In the first 50 pages I couldn't tell if I liked Mrs. Brenda Bowman. She seemed too persnickety to me. Too particular. Too fussy. I am prone to comparing characters to myself, especially if we have something in common like upbringing, hobbies, schooling, age, or certain circumstance. In Brenda's case, it was age. We are almost the same age. So, by default her actions made me seem fuddy-duddy. Her husband seemed more laid back in an odd, disconnected kind of way. Together, they made up a marriage that needed some waking up, some simulaneous letting go. Both husband and wife had the opportunity to cheat on the other. I don't think it's a plot spoiler if I say the wife comes closer to doing so than the husband, even though the husband has a better excuse. ( )
  SeriousGrace | Jun 3, 2010 |
Showing 1-5 of 11 (next | show all)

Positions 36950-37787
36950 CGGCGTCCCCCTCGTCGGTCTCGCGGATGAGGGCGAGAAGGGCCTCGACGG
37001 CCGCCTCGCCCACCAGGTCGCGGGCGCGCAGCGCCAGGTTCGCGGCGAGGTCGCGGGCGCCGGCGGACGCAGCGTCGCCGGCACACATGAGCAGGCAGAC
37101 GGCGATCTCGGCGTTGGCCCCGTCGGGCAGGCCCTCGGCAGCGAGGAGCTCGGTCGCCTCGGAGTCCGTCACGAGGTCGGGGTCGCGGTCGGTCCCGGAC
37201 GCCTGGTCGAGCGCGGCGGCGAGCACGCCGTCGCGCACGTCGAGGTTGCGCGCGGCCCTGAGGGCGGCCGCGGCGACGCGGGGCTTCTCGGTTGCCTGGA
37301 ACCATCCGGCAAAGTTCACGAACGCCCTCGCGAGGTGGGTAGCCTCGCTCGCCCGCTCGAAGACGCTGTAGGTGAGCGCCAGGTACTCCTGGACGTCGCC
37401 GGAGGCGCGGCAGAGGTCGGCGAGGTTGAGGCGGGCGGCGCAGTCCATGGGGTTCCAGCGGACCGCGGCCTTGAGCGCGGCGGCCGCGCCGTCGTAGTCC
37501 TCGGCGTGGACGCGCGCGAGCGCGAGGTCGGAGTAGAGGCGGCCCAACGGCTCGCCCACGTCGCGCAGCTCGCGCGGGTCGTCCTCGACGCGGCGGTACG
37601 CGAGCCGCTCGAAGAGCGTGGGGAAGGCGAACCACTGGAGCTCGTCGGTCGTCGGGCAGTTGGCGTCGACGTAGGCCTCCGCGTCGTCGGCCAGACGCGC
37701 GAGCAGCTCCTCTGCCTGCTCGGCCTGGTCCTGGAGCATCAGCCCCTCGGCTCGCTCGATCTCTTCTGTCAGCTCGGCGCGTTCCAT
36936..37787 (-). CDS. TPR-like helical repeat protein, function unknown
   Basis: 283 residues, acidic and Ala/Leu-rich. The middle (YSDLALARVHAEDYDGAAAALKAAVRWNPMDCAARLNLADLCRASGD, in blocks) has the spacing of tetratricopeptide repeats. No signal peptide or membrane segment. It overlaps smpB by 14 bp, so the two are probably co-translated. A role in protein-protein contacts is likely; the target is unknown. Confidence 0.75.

Canadian Shields, whose The Stone Diaries (see below), is being released simultaneously with this short pair of midlife- crisis novels, has become prolific and good enough to earn comparison with Margaret Atwood. Here, the story of a marriage is told in two back-to-back novels, one from the husband's view, the other from the wife's. Jack and Brenda Bowman, 40-somethings who live in the Chicago suburbs, have braided lives, but, in her narrative, Brenda leaves Jack and her two kids to attend a convention for a week with her handmade quilts. The Brenda of old used to be "smiling and matter- of-fact," but now she has "a restless anger and a sense of undelivered messages." Things go wrong fast—dizziness, for starters—and after an affair with an engineer and some sitcom, she returns home and feels, for a moment, "the Brenda of old," "a self that is curiously, childishly brave." Meanwhile, Jack, a historian who believes that "men spend whole lifetimes preparing answers to certain questions that will never be asked of them," deals with the kids, helps old friend Bernie (whose wife leaves him), visits a friend who attempted suicide, and finds that "the void left by his shattered faith had inexplicably grown." Picking up Brenda, he feels "a sudden buckling of his heart, for already he was sealing this moment in the clean preserving gel of history." The idea is a bit gimmicky, but the stories play out well. They're not the equal of The Stone Diaries; still, the husband and wife, baptized by brief separation, meet, literally, in the middle of the book, and that sensation—of matching the physical object of the book to the story—is worth the price of admission.